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Sean Yoro (Hula)

Sean Yoro - Hula
Words / Megan Tomino

Sean Yoro aka Hula hit the street art scene with a bang with murals of larger-than-life-sized women painted in oils that seem to float just above the water line on the walls of a flooded abandoned building. To achieve these portraits, Sean used a stand-up paddle board, an anchor, and a lot of balance—some pieces took upwards of nine hours to complete. Sean’s murals may seem like the stunt of a seasoned street artist, but that isn’t the case.

As a kid growing up in Hawai‘i, Sean was always tagging couches left on the curb and covering sketchbooks from beginning to end with his drawings. After high school, his family’s connections in the airline industry allowed Sean to travel frequently. He’d often spend weeks abroad where he noticed how traveling to foreign countries had a way of reminding him that he was just a visitor. These moments of culture shock made Sean acutely aware of why he was different from the locals around him. In trying to come to terms with the isolating feeling of being an outsider, he sought out a way to bring a sense of home back to him. It turns out that it was the ocean that made this happen for him. “Whether I was in South Africa or Bali, as soon as I jumped in for a surf, I would feel more relaxed and comfortable in the place I’m in,” recalls Sean.

When he thinks back to creating his murals, Sean says, “I feel I unconsciously did the same thing in the street art world. I felt very foreign entering it…but that was all gone once I headed to the ocean.”

Any novice artist would find that making a splash (pun intended) in the art world while staying true to your style is a daunting task. Constantly second-guessing yourself, holding back, and other self-torturous thoughts are just a part of the process. Sean spent years researching art history and experimenting with different techniques, constantly pushing himself to produce artwork. Eventually, pouring his heart and soul into a project while anticipating a good reaction by his audience only to be disappointed, took a toll on him. Sean began to feel himself slipping, putting less effort into his pieces. Again, it was the ocean that pushed him back onto the right path as he thought back to an experience he had in Hawai‘i.

“One morning I paddled out on one of the biggest days I’ve ever surfed in North Shore,” remembers Sean. “It was really early, about 6AM, and I was one of the first guys out there. A huge wave came toward me and I hesitated and didn’t go for it. The next wave that came was even bigger. It pounded me and broke my board, so I was done for the day. Ever since, I regretted not giving that first wave a shot.”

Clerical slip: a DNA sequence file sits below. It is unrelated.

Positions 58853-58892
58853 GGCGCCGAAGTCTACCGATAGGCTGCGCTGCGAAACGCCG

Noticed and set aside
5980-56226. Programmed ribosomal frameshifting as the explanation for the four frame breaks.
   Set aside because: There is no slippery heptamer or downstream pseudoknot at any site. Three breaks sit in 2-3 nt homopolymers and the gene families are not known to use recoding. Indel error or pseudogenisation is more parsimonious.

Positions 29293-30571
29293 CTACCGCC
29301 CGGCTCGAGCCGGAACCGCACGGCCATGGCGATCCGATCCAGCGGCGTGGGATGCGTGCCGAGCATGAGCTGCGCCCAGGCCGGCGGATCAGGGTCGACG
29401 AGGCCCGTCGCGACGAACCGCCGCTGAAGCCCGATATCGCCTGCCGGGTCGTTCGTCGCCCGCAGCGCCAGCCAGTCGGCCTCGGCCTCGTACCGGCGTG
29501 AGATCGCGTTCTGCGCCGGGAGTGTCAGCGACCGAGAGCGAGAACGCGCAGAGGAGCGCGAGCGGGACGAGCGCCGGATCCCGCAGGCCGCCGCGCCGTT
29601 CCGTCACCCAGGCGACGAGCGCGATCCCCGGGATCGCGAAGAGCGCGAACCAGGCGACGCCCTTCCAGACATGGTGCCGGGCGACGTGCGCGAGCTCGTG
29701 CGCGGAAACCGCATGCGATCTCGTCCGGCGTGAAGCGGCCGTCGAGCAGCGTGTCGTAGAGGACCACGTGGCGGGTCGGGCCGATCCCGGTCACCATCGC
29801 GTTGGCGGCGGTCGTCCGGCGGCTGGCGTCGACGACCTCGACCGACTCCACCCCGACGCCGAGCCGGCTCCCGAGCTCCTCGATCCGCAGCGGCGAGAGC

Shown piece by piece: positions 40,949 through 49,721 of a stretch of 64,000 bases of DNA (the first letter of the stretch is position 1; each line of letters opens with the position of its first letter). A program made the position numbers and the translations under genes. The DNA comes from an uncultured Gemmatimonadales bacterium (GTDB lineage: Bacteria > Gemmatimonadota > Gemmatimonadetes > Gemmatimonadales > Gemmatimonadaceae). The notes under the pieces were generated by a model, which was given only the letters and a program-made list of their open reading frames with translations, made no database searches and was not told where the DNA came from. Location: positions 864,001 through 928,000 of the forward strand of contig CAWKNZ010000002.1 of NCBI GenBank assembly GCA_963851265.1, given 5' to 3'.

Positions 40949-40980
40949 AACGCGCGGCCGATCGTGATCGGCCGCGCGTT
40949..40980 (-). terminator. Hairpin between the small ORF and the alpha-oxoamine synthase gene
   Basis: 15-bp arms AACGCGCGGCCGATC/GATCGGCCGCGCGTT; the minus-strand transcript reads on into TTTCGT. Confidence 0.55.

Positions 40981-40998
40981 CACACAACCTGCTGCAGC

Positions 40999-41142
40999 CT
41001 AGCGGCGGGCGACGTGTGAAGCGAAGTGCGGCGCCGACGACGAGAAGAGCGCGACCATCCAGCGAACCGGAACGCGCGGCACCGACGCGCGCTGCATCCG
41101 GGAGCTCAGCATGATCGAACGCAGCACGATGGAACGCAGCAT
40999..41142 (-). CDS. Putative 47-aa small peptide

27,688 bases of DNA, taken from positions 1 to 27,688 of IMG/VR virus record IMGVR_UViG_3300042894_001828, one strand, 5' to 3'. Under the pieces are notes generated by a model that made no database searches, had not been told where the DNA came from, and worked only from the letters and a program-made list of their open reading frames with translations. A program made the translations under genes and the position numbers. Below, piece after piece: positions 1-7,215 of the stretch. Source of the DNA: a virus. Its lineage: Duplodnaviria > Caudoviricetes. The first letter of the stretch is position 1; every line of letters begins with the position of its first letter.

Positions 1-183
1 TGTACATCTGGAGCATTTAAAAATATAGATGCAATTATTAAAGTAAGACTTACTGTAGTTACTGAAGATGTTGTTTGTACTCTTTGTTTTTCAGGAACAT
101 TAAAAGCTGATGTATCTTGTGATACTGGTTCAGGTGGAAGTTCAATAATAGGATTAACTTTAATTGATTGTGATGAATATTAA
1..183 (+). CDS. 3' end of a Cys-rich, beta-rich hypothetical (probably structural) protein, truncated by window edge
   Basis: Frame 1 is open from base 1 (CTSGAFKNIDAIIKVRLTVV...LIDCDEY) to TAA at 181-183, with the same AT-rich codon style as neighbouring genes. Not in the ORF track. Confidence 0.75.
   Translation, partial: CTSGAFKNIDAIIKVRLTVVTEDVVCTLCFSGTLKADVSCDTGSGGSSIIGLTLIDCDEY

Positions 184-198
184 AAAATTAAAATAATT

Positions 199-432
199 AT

That day the ocean taught him a life changing lesson; you only get one chance to do something, so if you’re going to do anything, commit to it. He decided to cast all expectations aside and focus only on his passion and what he could do to make himself feel accomplished as an artist—his murals and to finally become a part of the street art world.

Sean didn’t see exactly where his work could fit into the street art scene so he had to carve it out himself. Sean ended up in a place where his comfort zone intersected this foreign territory, a place where water met walls. This axis was the perfect blank canvas to bring his first statement of “street” art to life. From there, everything else fell into place: the use of a paddle board, his familiar oil paints and subjects–beautiful wide-eyed girls with flowing hair.

From there, the Internet did the rest of the work, as his murals went viral via the likes of Hypebeast, CNN and other high profile media outlets he never dreamed he’d be featured on. When asked if he anticipated a response of this caliber Sean says, “Getting a good reaction was the goal, but I never thought I would get this much exposure.” Literally overnight, Sean’s Instagram following grew from a few thousand to over 49K, with phone calls pouring in with offers for work. According to Sean, the most rewarding result from his murals aside from the overwhelming support is that he can now make a living off of his art. “I know it’s rare to be able to make a living as a full-time artist,” states Sean. “It feels great to have this sort of validation that I’m on the right path.”

This feature can be found printed over 12 pages in Contrast 15
For more about Sean Yoro:
byhula.com
@the_hula